As soon as I heard about those rods, I’ve been impatient to discover them. There were reasons to be enthusiastic: two brand new rods from Sage’s, named Pike and Musky, respectively for #10 and #11 lines… knowing how serious is this company, only something interesting could come out. After two months of tests, I’m not disappointed. I mean, not at all. Sage has, in my opinion, made two rods that are references in the world of pike flyfishing.
The Pike and the Musky rods are the sisters from the Bass 2 series, that we have largely presented on le Mouching (see here and here). They are made with the same quality of blank, and are one foot taller. This gives a longer leverage to pick up and cast big streamers we use for pike and musky fishing. The aesthetic is the same as the Bass 2: golden-olive varnish, red-bordeau ligatures and a red aluminium anodised reel seat. The tube is also the same. The fighting butt is longer than normal. It allows holding the rod with both hands (almost as a switch rod).
The goal is notably to allow doing figure 8 (draw an eight with the rod tip, with less than one meter of line out, to swim the streamer longer under the nose of a fish that followed your fly until the boat; our friend Thomas Guyard does it with really good success! And by the way, he is also looking forward to try those rods).
More than just a new series of rods made with the excellent blank of the Bass 2 in 9’ length, the Pike and the Musky rods follow the fishermen needs. And to make it perfect, they come with the appropriate Rio Pike/Musky intermediate flyline (that we have presented a couple of days earlier).
We find the same action as the Bass 2 : a tip action at the beginning (with only a few meters of line out), that is actually a real medium to medium-fast action when pulling hard on it. At full charge, the rod bends and shows a nice bow-circle, without hard point. It is synonym of comfort especially while casting.
Let now see that those rods did not forget to be powerful.
In fishing action
I put the Pike and Musky rods at the test, notably on a 3-day intense fishing session, searching for nice fish in open waters, and of course with big patterns (30cm-long tandems). I fished the Pike rod mainly with my #10 S3 Airflo Forty Plus Sniper and a 400gr Airflo Depth Finder. For the Musky rod, I used this same Airflo Depth Finder with one and a half extra meter of leadcore to make it heavier. It has been a real delight. Both rods were ultra comfortable, and were able to cast my flies easily at great distance. Compared with the Bass 2 series, I really appreciated the extra foot of the rod length, for a more efficient pick up and long casts. When the wind was blowing hard, I used the Musky, and when I needed to calm down a bit, I fished the Pike. While the Musky is real engine to go big, the Pike is a delight of softness. Unfortunately I didn’t have the possibility to fish the Musky with appropriated flylines (mines were a little bit too light, and the Rio Pike/Musky #11 didn’t fit the fishing conditions), but there is no reason that the Musky should not be as enjoyable as the Pike, if it is loaded accordingly. The few casts I did with the Rio Pike/Musky #11 clearly confirmed this trend.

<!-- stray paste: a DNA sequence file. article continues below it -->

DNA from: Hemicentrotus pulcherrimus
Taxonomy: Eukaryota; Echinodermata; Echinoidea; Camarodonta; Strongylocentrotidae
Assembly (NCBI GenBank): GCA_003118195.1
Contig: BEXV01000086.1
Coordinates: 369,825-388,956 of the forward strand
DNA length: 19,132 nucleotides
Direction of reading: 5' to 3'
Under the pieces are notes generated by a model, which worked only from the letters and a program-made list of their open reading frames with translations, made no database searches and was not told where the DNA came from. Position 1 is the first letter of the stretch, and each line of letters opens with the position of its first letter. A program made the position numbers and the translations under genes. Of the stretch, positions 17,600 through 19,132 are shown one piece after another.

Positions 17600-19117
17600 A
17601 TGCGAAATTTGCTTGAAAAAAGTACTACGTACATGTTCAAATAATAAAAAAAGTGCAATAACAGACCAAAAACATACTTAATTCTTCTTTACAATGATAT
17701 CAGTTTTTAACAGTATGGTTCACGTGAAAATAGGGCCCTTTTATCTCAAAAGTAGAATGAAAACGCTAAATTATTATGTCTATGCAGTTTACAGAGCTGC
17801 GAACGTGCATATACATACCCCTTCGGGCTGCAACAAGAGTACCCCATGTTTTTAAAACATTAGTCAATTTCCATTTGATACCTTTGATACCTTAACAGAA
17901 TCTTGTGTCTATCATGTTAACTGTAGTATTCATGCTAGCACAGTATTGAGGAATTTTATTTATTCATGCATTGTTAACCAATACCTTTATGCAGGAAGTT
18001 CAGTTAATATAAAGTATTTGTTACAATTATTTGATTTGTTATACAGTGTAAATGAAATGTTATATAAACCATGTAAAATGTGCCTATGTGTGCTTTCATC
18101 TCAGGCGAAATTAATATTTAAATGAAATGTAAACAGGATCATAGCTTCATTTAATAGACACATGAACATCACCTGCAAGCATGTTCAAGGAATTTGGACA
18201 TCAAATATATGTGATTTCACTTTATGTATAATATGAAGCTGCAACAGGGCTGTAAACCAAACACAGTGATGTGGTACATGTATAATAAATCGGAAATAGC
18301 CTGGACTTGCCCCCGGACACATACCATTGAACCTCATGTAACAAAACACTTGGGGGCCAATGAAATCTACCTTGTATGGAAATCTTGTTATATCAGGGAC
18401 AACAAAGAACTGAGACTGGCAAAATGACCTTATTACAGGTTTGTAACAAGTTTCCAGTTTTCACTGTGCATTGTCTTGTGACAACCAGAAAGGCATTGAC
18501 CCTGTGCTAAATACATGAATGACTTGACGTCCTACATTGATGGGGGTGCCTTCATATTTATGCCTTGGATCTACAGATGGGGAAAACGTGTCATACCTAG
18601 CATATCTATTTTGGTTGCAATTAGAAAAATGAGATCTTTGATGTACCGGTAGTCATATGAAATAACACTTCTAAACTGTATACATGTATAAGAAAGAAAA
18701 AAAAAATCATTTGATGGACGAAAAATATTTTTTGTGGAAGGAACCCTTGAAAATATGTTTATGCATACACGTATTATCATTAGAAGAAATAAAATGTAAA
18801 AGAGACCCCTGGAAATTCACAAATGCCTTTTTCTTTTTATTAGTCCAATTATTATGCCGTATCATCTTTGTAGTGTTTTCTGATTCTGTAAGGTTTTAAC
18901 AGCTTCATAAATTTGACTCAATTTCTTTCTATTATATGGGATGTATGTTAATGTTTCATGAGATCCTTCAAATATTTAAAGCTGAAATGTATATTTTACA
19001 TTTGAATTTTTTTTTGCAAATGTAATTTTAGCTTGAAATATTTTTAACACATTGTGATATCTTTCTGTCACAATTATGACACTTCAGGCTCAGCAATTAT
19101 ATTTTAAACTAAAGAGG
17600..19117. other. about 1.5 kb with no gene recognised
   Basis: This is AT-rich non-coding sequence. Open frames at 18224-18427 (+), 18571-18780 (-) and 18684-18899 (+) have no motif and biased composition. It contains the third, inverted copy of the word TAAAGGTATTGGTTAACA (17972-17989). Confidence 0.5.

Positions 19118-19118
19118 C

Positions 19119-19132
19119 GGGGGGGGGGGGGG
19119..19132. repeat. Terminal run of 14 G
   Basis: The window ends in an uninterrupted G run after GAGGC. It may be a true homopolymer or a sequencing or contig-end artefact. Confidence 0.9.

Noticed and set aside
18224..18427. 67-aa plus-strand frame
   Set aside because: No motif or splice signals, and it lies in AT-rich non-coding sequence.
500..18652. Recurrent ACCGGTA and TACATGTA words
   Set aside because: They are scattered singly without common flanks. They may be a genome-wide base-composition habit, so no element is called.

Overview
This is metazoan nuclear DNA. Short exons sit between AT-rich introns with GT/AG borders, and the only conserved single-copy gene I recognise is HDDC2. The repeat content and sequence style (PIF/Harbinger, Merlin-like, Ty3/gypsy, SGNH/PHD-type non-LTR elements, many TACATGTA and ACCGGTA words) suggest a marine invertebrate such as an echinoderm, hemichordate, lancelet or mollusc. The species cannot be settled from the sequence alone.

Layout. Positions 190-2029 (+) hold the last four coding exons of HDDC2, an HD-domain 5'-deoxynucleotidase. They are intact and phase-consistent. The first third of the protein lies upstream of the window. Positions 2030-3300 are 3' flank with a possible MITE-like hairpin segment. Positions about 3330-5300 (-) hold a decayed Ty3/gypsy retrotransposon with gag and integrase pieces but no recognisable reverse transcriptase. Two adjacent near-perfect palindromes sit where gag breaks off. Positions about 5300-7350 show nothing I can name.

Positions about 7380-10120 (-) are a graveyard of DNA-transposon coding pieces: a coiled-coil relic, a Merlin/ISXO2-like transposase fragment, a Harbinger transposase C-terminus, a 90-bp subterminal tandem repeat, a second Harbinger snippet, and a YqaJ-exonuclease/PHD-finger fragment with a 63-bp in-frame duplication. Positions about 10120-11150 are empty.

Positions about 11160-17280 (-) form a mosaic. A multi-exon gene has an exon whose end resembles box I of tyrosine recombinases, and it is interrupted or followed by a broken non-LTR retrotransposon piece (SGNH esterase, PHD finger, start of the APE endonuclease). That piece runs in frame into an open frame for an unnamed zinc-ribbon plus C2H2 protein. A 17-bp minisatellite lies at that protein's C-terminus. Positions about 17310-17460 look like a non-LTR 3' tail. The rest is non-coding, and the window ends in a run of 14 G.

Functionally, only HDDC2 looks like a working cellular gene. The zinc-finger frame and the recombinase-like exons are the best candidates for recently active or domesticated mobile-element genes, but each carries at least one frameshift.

I also used the Pike with the intermediate Rio Pike/Musky #10 to fish close to the bank. Despite a hugly sprain at my thumb (just the day before my session), I’ve been able to fish all day long. When I was fishing another rod, it wasn’t without a smile that I was going back to the Pike.
I’ve tried something interesting on the use of the long fighting butt: when we use big patterns, it is useful to make a quick and powerful pick up to throw the water away from the fly (dry it), so it is lighter and easier to cast. Because of my armed thumb, I started picking up holding my rod with both hands rather than one, to have more strength. A gesture that came naturally thanks to the long fighting butt. If doing this operation with both hands is far from being indispensable, it can save valuable energy on a long fishing day.
With a fish at the end of the line, I had nothing to complain. And this nice 93cm female didn’t have the time to complain neither : absorbing the fish headers and imposing their strong butt, the Pike and Musky rods are both awesome big fish fighters.
With the new Pike and Musky rods, Sage has made a statement in the world of freshwater predator flyfishing. It is good to see that rod builders take those kind of fishing seriously, and now propose real gear developed for it. In my opinion, it is not easy to find rods of this quality, and nearly impossible to find better. My buddies who tried it will certainly not say less. Congratulations to Sage for making such a rod!